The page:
take on the Dhamma is, well, let’s say “not the norm.” >
————————————-

You may have given up on me, but I have not given up on you. As I see
it, yours is a case of ‘so near and yet so far!’ 🙂

You say in this post, “Yep. That’s when everything happens – now,”
but I don’t think you quite believe it. If you did believe it, you
would be on my side – trying to coax fellow Dhamma students into a
dry, soulless world of presently arisen conditioned dhammas. 🙂

Back to near the beginning of your post:

———————————-
KH: > > I learned that >
> the things we think are practised by living beings are actually
> practised by fleeting, conditioned, impersonal namas and rupas.
———
Howard:
Okay, so?
———————————–

So everything has to be seen from an entirely new perspective.

———————————————-
H: > (Of course, the fleeting, conditioned, impersonal namas and
rupas don’t really practice anything. Saying that they do is to oddly
mix levels of speech.)
———————————————–

I would say yes and no to that. Yes, it would be odd to say, ‘It is
not I but dhammas that walk to the shop and buy a bottle of milk.’
But no, it is not odd to say, ‘It is not I but dhammas that condition
the arising, and perform the functions, of jhana.’

—————————-
KH: > > Jhana, like any other reality, will arise when the conditions
for its

———-
Howard: >
Likewise, writing an email post won’t occur when “you” decide it
should, but only when trillions of specific conditions, including
acts of cetana in your mindstream.
—————————–

Is that strictly correct or is it a case of oddly mixing levels of
speech? Whenever, for the sake of convention, we accept the
existence of people and emails I think we must also accept the
existence of free will. Otherwise we might find ourselves saying, “I
would like to write an email but the trillions of specific conditions
are not present.”

————————
H: > But we *call* that “your deciding to write and your
doing so”.
————————-

Yes, and that is fine in the illusory world of people, emails and
free will, but we were talking about jhana-citta and the conditions
for its arising, which is very different.

—————————————-
KH: > >
> Learning a little more Abhidhamma (in particular from the
> Visuddhimagga) I found that the conditions for jhana were
> extraordinarily rare – about as rare as the conditions for
> enlightenment.
————-
Howard: >
Really! And the source for that is exactly what?
—————————————–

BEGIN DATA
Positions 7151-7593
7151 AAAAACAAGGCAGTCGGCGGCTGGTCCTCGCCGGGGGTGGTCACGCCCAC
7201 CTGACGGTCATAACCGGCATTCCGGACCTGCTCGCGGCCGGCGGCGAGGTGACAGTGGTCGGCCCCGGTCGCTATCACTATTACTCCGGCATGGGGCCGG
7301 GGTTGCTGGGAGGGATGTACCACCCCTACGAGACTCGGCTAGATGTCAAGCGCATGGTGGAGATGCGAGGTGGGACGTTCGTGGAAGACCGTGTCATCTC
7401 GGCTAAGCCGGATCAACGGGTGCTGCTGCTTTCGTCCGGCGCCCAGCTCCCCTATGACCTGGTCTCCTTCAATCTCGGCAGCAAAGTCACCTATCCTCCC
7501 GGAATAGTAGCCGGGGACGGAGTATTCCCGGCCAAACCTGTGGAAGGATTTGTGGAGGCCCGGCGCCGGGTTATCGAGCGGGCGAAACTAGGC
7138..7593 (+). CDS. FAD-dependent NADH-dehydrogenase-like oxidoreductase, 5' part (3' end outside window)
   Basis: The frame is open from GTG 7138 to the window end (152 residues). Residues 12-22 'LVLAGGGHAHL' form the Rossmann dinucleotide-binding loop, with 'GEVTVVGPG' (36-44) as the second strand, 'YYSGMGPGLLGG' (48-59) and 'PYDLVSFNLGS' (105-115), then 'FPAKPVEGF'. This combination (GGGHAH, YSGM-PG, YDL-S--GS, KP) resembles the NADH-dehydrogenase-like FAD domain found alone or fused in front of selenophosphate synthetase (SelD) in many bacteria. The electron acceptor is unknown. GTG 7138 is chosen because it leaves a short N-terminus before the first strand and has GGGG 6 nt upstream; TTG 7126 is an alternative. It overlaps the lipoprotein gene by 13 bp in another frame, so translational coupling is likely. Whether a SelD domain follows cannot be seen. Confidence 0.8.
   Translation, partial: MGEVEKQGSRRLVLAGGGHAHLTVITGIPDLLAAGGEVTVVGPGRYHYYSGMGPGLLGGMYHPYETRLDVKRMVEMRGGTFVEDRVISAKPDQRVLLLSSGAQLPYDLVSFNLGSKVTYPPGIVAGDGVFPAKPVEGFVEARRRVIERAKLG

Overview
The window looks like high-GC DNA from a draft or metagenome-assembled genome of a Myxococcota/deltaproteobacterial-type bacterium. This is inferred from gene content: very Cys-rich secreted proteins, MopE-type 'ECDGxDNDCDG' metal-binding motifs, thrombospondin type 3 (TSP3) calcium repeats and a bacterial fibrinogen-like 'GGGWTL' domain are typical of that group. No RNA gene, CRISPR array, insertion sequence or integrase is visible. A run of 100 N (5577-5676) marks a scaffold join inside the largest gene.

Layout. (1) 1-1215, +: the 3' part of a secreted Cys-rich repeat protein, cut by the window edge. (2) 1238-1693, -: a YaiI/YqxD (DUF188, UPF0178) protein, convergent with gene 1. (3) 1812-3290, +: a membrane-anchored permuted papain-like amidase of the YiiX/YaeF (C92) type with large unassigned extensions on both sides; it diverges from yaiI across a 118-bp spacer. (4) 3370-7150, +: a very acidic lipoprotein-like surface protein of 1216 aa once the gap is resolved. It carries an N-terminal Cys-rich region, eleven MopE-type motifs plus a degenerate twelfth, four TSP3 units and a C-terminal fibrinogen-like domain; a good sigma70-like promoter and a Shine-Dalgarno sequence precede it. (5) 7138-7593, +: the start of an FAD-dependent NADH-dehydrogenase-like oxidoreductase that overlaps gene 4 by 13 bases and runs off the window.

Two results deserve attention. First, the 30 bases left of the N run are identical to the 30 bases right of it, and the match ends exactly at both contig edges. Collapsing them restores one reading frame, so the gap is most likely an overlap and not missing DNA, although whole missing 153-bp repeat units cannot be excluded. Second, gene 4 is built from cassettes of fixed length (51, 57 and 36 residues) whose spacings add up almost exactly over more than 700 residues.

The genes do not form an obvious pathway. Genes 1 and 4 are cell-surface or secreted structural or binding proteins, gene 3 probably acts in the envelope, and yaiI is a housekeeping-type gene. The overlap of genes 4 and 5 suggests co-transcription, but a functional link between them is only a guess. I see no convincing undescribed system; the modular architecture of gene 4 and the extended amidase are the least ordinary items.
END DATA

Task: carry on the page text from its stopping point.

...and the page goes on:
Sorry, I don’t have a reference for “about as rare as the conditions
for enlightenment.” That’s just a dim memory of something I’ve read
here. But you will have seen by now the Visuddhimagga reference I
gave to Scott. Do you have any comments on it?

———————————
H: > (It sure was silly, then, for the Buddha, in his suttas, to have
again and again and again urged his monks and nuns to practice jhana.
That silly Buddha! Or perhaps all those many references indicate that
the Sutta Pitaka is terribly corrupted, and thank God (I mean the
ancient commentators) that we have the Abhidhamma to give us
the straight Buddha word!
———————————–

Please quote a sutta where the Buddha tells everyone to practice
jhana – or, failing that, where he tells every monk and nun to
practise jhana.

Howard, in your efforts to paint the “strictly Abhidhamma
perspective” in a bad light – and save new members from being led
astray – I think you do other members an injustice. You give the
impression they have given no answers to your objections. But on the
many occasions on which you have raised these objections, someone has,
almost always, pointed out, for example, the two meanings of “jhana.”
In many cases the sutta term translated as “practise jhana” should
actually be translated as “develop the mind.”

Also, it has been pointed out that different suttas were directed at
different audiences. If the Buddha urged some audiences to practise
jhana, that doesn’t mean he urged every audience to do so.

And what about the lay disciples? Hasn’t it been repeatedly
explained – with references – that lay disciples (almost without
exception) were not advised to practice jhana? If bare vipassana was
suitable for them then it was suitable for various monks and nuns as
well (they were not a separate species).

——————————————–
KH: > > Basically, I think we can say jhana is possible for
> people who have “mastered” morality (and not even for all of them).

————-
Howard:
MASTERED it, you say! Complete mastery is required first?
So, no reciprocity?
(Man, one wonders how Ananda ever made it!)

It would seem that the jhanas are only for the likes of Superman
and other comic book heros! >
——————————————

Yes, I think the people suited to jhana were so extremely exceptional
that it is very hard think of anyone more exceptional. Superman
doesn’t come close! 🙂

Robert K’s reply to this post gave us an idea of just how exceptional
Ananda was.

————————–
KH: > > Strictly speaking, the Dhamma is practised only in moments of
> satipatthana (patipatti), but there is also <. .> a lesser degree
of
> practice – right intellectual understanding (pariyatti).
———-
Howard: >
And also meditating, guarding the senses, attending to what is
occurring at any moment, and turning the mind towards lovingkindness,
compassion, sympathetic joy, and equanimity. The entire practice as
laid out by the Buddha.
—————————

There you go again, refusing to believe your own words: “Yep. That’s
when everything happens – now.”

I, and people who know a lot more than I do, continually tell you
that “meditation” and “guarding the senses,” as taught by the Buddha,
refer to a fleeting moment of consciousness.

We won’t give up on you, Howard! 🙂

Ken H
Hi, Ken –

> You say in this post, “Yep. That’s when everything happens – now,”
> but I don’t think you quite believe it. If you did believe it, you
> would be on my side – trying to coax fellow Dhamma students into a
> dry, soulless world of presently arisen conditioned dhammas. 🙂
>
======================
This ” … I don’t think you quite believe it. If you did believe it,
you
would be on my side … ” brought a smile to my face, Ken. It reminds me of
an offlist conversation I’ve been having with a certain monk who disbelieves in
“rebirth,” preferring (IMO) Buddhadasa to the Buddha! Whenever I insist that
the Buddha indeed taught of multiple “lifetimes” and, more precisely, that the
flow of experience continues beyond the death of the body, he insists that I
am an eternalist and substantialist who clings to “Hindu superstitions”! LOL!
Ken, I believe exactly what I say I believe.

With metta,
Howard

/Thus is how ye shall see all this fleeting world: A star at dawn, a bubble
in a stream, a flash of lightning in a summer cloud, a flickering lamp, a phantom, and a dream.